March 20, 2008

Chinese Police Imprison Tibetan Students, But Uyghur Muslims Join in Solidarity

Chinese Muslims Support Tibet
Tibetans Around China Feel Fallout From Crackdown

KATHMANDU—Tibetans around China felt the weight of state power following Beijing’s armed crackdown on anti-Chinese protests and riots that have swept through Tibetan regions of the country since last week.
A Han Chinese teacher in the northwestern province of Gansu said students at the Maerkang Normal College had been forbidden to return to their homes in the rural area of Maerkang county, leading to clashes with police and campus security guards.
[...] Meanwhile, authorities in Beijing threw a police cordon around colleges with large Tibetan student populations.
A Tibetan student enrolled at the Southwest University for Nationalities in Sichuan’s provincial capital, Chengdu, said communication with his family and friends in rural Ngaba had been difficult.
[...] And a Tibetan student enrolled in a university in Shanghai said he was under surveillance by the authorities. “It is inconvenient for me to talk,” he said.
“My cell phone is under surveillance. I cannot tell you if there have been protests on campus. It’s inconvenient.”
Many remote areas of the Sichuan, Gansu, and Qinghai plateau are home to large Tibetan populations, many of whom are nomads. Tibet also has an internal border with China’s northwestern region of Xinjiang, home to the Muslim Uyghur ethnic group, who also deeply resent Beijing’s rule.
Exiled Uyghur leaders are expressing support for Tibetans who have been staging protests through much of western China over the last week.
Uyghur American Association president Rebiya Kadeer, a businesswoman and leading dissident, accused the Chinese authorities of “atrocities” and defended the Tibetans’ right to protest peacefully.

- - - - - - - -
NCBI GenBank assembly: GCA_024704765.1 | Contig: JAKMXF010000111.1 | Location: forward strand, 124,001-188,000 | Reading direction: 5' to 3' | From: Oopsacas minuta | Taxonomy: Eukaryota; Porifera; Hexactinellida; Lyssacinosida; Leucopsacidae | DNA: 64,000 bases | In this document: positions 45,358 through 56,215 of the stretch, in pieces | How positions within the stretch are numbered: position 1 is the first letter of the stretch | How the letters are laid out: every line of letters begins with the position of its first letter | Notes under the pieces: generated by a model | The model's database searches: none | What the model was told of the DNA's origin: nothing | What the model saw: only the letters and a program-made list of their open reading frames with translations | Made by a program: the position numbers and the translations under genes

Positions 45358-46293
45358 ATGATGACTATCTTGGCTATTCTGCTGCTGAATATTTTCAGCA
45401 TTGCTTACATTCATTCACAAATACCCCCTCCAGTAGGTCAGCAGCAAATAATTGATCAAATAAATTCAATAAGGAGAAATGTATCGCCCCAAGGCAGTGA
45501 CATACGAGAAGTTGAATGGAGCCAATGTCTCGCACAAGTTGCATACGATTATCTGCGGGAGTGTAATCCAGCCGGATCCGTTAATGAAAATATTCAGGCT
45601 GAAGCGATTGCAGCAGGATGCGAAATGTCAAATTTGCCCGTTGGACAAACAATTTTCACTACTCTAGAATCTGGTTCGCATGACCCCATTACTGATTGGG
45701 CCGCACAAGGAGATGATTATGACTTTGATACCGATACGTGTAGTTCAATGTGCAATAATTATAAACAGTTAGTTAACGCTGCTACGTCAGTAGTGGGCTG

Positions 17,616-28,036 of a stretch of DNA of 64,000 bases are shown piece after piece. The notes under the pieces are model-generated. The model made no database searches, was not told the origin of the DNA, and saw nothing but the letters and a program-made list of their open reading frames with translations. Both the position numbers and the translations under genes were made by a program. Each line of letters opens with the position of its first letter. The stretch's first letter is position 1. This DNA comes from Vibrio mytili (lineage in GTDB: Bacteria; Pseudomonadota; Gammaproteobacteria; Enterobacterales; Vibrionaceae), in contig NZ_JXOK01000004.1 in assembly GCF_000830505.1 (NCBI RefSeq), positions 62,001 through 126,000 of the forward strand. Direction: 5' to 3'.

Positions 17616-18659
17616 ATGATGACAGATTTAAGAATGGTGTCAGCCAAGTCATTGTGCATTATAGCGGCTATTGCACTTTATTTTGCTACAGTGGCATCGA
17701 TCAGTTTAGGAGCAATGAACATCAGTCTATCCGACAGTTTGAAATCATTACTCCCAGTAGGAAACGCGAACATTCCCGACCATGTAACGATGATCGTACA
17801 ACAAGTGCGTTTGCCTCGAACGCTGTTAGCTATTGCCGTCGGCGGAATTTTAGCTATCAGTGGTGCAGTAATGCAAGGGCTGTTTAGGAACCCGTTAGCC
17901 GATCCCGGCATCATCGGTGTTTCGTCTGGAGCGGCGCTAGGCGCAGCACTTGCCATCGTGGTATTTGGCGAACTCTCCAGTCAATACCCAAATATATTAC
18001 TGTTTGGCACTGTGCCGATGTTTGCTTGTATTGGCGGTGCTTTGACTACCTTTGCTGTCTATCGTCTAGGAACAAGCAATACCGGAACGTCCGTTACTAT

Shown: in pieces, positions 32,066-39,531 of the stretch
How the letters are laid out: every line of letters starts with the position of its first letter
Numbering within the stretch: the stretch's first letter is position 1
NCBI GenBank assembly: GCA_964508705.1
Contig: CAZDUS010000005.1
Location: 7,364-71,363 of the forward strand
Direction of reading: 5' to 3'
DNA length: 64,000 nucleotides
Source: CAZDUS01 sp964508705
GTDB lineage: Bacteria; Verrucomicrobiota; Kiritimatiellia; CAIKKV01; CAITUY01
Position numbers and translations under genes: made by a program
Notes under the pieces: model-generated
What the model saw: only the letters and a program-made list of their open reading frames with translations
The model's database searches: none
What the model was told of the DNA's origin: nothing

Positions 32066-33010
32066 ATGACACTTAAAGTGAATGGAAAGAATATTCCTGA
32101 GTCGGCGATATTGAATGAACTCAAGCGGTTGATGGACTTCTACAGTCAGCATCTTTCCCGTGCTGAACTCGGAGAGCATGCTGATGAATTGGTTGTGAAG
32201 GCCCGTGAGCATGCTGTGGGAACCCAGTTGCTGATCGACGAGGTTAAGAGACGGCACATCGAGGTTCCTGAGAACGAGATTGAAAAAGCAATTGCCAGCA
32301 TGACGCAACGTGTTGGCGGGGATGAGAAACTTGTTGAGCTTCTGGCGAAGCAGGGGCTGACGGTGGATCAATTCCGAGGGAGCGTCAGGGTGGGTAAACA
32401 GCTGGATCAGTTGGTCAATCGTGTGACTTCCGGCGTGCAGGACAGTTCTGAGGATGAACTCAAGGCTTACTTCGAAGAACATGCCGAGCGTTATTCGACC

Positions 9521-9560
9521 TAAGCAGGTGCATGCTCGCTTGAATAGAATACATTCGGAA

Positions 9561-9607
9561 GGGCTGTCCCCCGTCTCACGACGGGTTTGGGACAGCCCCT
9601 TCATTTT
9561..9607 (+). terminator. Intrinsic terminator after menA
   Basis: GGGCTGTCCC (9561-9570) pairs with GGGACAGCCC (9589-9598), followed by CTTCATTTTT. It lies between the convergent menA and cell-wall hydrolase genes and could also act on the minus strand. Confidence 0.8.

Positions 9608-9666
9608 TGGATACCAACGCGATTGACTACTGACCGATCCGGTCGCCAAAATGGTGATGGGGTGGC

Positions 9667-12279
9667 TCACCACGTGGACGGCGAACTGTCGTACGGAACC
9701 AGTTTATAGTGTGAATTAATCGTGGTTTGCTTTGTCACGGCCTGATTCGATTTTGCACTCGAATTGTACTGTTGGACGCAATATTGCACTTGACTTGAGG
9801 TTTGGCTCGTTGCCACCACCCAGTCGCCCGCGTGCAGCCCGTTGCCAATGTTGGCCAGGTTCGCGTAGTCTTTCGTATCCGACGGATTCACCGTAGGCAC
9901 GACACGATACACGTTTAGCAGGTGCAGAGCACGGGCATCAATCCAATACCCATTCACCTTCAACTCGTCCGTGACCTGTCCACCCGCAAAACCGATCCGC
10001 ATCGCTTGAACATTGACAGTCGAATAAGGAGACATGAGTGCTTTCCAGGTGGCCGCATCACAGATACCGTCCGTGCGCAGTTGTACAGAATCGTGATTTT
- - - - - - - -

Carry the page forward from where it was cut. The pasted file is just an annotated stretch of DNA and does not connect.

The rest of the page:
[...] “Tibetans and Uyghurs have been living under the yoke of Chinese oppression for decades. They have been subjected to Beijing’s assimilationist policies aimed at eroding their religious identity and at accelerating cultural alienation,” Kadeer said.
[...] “The world community cannot turn a blind eye to the obstinate refusal of the Beijing regime to fully engage in open, serious, and meaningful negotiations with leaders of Tibet and East Turkestan,” Kadeer said, using the Uyghurs’ own name for China’s Xinjiang Uyghur Autonomous Region.
Dolkun Aysa, chairman of the Eastern Turkestan Union in Europe and general secretary of the World Uyghur Congress, led a three-hour protest in Munich on March 18 to show solidarity with the Tibetans.
“The main purpose of this demonstration is to show solidarity and cooperation between Tibetan and Uyghur people and to inform the world” about Chinese repression, Aysa said in an interview with RFA’s Uyghur service.
“We are cooperating with Tibetans to organize demonstrations expressing our full support for the Tibetan people, while at the same time informing the public and the media regarding the existence of the same problems, the same political reality, and the same suffering of the Uyghur people in Eastern Turkestan,” he said.

No comments: